“There are a lot of informal areas around the Information Technology hub that have been affected. These areas are not being documented or being shown. They may or may not be legal slums, which is more concerning as that means there is a good chance they would not even have the inadequate drainage systems in place. Then there is the periphery of the state which is being affected, which is not being documented and shown either. The focus has been on the apartments worth Rs 9 crore or Rs 13 crore or the villas which have been flooded.”

Equally important, journalists reporting on cities must comprehend how climate change is affecting our cities in a very direct way, not just by way of extreme weather events. It will help reporters dig deeper to understand the backstory, so that readers or viewers develop a better understanding of why such disasters are occurring so frequently.

Moving on from Bengaluru, the much bigger crisis is what has occurred in what we love to refer to as our “neighbouring country”, that is Pakistan. The scale of the devastation is hard to imagine. The visuals seen on international TV channels, and on social media, are frightening. Just visualising one third of a country under water is tough. Yet that is the reality in Pakistan today.

Although there has been some coverage of the devastation next door in the Indian media, it is not enough. The reason it needs to be much more detailed is obvious. India has not just a shared history with Pakistan, but also a shared geography. As the current director of Pakistan’s Human Rights Commission, Farah Zia points out in this perceptive article in Indian Express: “We’re in it together. ‘We’, as in India and Pakistan. Our weather systems like our history are joined at the hip.”

What is also interesting is how, as in India, in Pakistan too, the media ignored the early warning signs of the floods, because they occurred as early as July in Balochistan which, as Farah Zia writes,“… is not on the media’s radar anyway. It only got attention when an army helicopter on a flood relief and rescue mission, with high-profile personnel on board, crashed on August 2. The province also got the media’s attention once the death toll crossed 100.”

Historian Ammar Ali makes a similar point when he writes in this article in Jacobin that Islamabad-based political commentators were preoccupied writing about politics even as the first information about the devastation was coming through on social media. “Soon, floods began overwhelming areas in Sindh and south Punjab. The first time floods became the main headline on a Pakistani channel was August 23. By this time, more than twenty million people had already been affected, making it the worst natural disaster in the country’s recent history,” he writes.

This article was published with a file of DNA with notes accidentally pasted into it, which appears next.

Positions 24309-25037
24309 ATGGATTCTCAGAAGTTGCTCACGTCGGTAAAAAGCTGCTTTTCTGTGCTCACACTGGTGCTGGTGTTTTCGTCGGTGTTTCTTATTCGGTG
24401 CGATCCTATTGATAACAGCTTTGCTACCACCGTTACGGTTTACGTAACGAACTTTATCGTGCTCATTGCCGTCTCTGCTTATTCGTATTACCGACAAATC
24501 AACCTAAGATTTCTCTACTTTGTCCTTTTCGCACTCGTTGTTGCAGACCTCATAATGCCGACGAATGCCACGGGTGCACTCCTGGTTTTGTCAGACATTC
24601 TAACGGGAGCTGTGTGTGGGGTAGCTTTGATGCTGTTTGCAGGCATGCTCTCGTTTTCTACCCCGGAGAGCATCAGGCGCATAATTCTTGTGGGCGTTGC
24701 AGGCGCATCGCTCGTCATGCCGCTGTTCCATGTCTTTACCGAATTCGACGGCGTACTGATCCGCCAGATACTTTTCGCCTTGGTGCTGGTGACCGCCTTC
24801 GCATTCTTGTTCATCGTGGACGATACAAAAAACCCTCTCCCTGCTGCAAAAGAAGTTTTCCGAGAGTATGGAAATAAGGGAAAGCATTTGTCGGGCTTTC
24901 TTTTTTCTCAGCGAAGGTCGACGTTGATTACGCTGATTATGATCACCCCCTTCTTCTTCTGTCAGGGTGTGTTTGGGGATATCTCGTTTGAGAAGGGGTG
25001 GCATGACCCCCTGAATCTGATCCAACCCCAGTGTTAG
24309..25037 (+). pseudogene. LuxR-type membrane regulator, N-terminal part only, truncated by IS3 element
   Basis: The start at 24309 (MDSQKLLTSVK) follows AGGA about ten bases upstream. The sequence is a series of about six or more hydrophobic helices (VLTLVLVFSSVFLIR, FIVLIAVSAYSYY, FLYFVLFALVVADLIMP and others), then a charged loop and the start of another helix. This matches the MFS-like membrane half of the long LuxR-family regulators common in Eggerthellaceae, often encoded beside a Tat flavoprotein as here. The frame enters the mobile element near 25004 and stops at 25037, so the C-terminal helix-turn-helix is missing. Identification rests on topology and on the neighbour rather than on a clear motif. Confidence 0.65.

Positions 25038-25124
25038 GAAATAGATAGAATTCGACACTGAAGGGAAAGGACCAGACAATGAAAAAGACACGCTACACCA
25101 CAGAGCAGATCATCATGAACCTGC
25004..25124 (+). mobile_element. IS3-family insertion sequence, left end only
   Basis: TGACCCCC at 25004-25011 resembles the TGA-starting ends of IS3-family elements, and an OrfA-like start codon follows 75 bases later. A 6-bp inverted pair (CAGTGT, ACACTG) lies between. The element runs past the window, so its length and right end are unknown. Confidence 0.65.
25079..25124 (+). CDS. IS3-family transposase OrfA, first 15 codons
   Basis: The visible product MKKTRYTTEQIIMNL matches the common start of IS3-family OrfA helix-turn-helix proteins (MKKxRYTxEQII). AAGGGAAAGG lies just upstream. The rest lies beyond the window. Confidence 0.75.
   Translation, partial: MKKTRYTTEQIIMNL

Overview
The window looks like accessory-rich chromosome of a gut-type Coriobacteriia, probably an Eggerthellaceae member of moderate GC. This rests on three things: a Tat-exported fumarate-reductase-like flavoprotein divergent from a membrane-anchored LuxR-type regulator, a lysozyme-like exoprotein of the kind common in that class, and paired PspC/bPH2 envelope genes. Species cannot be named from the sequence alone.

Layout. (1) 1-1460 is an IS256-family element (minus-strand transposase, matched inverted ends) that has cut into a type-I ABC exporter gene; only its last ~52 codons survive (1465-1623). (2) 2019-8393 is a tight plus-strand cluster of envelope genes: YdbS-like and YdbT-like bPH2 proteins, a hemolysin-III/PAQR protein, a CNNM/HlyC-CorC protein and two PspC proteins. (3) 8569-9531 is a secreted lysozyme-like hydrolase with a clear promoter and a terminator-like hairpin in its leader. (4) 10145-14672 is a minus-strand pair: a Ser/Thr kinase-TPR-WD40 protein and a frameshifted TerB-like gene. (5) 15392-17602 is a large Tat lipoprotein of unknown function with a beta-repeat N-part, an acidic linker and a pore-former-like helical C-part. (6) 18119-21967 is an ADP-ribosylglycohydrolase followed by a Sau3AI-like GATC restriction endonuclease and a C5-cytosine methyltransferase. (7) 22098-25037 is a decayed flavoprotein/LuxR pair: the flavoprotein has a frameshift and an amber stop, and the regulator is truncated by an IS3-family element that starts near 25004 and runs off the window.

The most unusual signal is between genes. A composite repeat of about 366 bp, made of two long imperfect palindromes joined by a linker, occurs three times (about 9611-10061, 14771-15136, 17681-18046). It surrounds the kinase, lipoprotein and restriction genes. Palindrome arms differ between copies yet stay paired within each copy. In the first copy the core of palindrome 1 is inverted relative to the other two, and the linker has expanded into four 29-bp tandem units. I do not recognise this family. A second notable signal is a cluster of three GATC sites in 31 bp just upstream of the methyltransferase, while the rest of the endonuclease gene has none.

Maleeha Lodhi, a former journalist who was also a top diplomat, reiterates that while politicians were more concerned about their political agendas, it is Pakistani civil society that stepped in to help. “The exemplary role of the public should be matched by a display of solidarity among political leaders and parties. But this continues to be in short supply”, she writes in this article that first appeared in Dawn.

Ali makes another observation that I think is relevant for us in the media in India.

“The media’s delayed response to the climate catastrophe is partly explained by the fact that the narrative around ‘natural disasters’ does not easily offer a neat categorization of heroes and villains. This turns them into a tragedy that can invoke global pity but is unable to generate political contestation. Yet, politics really is at the heart of the tragedy today unfolding in Pakistan. It is thus imperative to nominate the villains responsible for the needless suffering of millions of people.”

If you noticed, the political blame game has already begun in Bengaluru. It happens all the time when such disasters take place. Yet the real “villains”, which would include all political parties and those who benefit from political power, and the way both flout long-term plans for short-term gains, are rarely identified. That is the role that only an independent media can play, an increasingly endangered species in both India and Pakistan.